Someone who has lived through one traumatic event or several instances of trauma might eventually develop Post-Traumatic Stress Disorder (PTSD). People with this condition often struggle when they encounter triggers that remind them of their trauma. They might find it hard to foster relationships and place their genuine trust in other people.

However, there is another manifestation of a similar condition known as complex PTSD, or CPTSD. PTSD and CPTSD share some similarities. But while they both are rooted in traumatic experiences, they arise out of different conditions. Let’s examine the key distinctions between PTSD and CPTSD, as well as the primary symptoms of CPTSD, so that you can recognize these conditions.

The Difference Between PTSD and CPTSD

CPTSD is born out of repeated trauma, especially ongoing traumatic events that occur in a dangerous environment. For example, someone who grew up in an area surrounded by war and violent conflict, or someone who experienced physical abuse, neglect, or abandonment from their parents or caregivers as a child, might develop CPTSD. Even if someone was not personally subjected to violence, witnessing frequent violence in childhood can lead to CPTSD in the future.

Risk Factors for CPTSD

What makes someone more likely to develop CPTSD? People who lived through repeated trauma as children are at a particularly high risk of this condition. Yet people who survived trauma as adults are not immune to CPTSD.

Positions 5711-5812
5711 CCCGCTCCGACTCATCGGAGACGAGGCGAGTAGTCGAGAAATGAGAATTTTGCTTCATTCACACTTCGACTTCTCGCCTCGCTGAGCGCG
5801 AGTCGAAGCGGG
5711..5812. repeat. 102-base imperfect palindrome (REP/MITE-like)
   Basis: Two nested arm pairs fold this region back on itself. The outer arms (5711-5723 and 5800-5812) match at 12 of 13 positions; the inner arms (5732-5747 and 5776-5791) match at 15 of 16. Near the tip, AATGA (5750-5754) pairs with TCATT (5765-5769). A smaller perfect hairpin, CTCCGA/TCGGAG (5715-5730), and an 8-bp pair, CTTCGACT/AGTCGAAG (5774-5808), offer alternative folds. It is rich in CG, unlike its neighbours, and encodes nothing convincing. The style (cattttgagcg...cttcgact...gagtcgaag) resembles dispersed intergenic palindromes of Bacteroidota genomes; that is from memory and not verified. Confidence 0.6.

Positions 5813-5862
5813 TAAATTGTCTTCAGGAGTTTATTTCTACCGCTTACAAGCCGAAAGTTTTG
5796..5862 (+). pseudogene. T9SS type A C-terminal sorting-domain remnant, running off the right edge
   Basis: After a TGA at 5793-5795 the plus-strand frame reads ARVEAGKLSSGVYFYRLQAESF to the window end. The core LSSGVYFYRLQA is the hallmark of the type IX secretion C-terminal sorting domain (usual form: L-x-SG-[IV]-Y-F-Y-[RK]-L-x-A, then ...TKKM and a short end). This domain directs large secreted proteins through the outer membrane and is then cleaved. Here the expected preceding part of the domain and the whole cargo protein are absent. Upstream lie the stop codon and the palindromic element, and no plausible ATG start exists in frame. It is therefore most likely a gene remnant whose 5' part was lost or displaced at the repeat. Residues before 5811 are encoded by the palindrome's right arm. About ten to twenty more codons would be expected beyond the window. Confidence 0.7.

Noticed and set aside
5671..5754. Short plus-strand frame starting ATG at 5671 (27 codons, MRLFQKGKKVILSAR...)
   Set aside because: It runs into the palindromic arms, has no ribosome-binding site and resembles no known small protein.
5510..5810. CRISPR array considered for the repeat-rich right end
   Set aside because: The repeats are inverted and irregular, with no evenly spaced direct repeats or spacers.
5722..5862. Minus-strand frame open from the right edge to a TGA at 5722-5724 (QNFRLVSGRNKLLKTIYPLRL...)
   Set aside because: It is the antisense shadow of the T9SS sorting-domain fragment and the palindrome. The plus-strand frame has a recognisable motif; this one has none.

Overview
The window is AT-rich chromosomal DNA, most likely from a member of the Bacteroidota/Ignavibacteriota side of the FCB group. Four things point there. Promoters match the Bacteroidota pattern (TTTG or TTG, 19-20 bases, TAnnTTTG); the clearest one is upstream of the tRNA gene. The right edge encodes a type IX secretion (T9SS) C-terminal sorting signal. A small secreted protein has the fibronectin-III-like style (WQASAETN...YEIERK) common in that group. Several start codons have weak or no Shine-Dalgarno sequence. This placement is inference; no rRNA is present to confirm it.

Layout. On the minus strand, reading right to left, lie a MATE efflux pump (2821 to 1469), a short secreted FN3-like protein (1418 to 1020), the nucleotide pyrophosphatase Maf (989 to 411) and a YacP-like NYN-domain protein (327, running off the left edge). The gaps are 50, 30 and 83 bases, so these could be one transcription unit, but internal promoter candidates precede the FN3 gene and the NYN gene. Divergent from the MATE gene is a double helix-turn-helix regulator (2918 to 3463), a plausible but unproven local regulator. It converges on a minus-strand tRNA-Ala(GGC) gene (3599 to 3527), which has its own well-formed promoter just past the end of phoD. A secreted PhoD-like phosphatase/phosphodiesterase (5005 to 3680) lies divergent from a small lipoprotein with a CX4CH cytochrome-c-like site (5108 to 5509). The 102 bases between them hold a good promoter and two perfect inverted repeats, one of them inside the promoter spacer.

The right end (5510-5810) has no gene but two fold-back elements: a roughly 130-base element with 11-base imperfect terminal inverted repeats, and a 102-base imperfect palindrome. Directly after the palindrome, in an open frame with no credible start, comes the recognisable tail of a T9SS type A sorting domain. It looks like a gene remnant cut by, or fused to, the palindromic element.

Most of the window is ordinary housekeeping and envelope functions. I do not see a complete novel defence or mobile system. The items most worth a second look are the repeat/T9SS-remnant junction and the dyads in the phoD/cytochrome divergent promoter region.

People who had little to no opportunities to escape from their situation, such as children from abusive households, are more likely to develop CPTSD. Furthermore, people who were traumatized by those closest to them are susceptible to this disorder. Those who have experienced several different types of trauma are also vulnerable to CPTSD.

Emotional Flashbacks

People who suffer from CPTSD often experience intense, frightening emotional flashbacks. When you see or experience something that reminds you of a traumatic memory, or a person who traumatized you, it can feel like you’re right back in that moment.

You may react to the event in the present exactly as you would if you experienced your trauma all over again. Other people around you might not understand your response, or your sudden fear. Sometimes, you may not even realize you’re having a flashback. You may think that you’re actually in danger or being threatened.

Anger and Distrust

Anger is a common symptom of PTSD. You may feel understandably angry at the people who were responsible for your trauma, especially if those people were your parents or family members. As a result, it can be hard to fathom the idea of fully trusting other people again.

You might have short-lived romantic relationships that end because of your lack of trust. You may even have trouble forming friendships. It can be hard to believe that other people aren’t hiding ulterior motives.

Feeling “Different” and Misunderstood

Above all, people with CPTSD often feel alone in their experiences. They may have been discouraged from talking about their trauma, or taught that they were somehow at fault for what happened and should be ashamed. Therefore, they keep quiet, and may not realize just how many other people have unfortunately also walked in their shoes.

Sometimes, people with developed CPTSD as a result of growing up in a dangerous environment may feel like they’re unable to relate to the experiences of those who grew up in safe environments. They might actually feel out of place in such environments.

Are you concerned that you might be suffering from symptoms of CPTSD? A therapist can help you recover with trauma-informed counseling. Connect with us to discuss your options for booking your first session.

 

 

 

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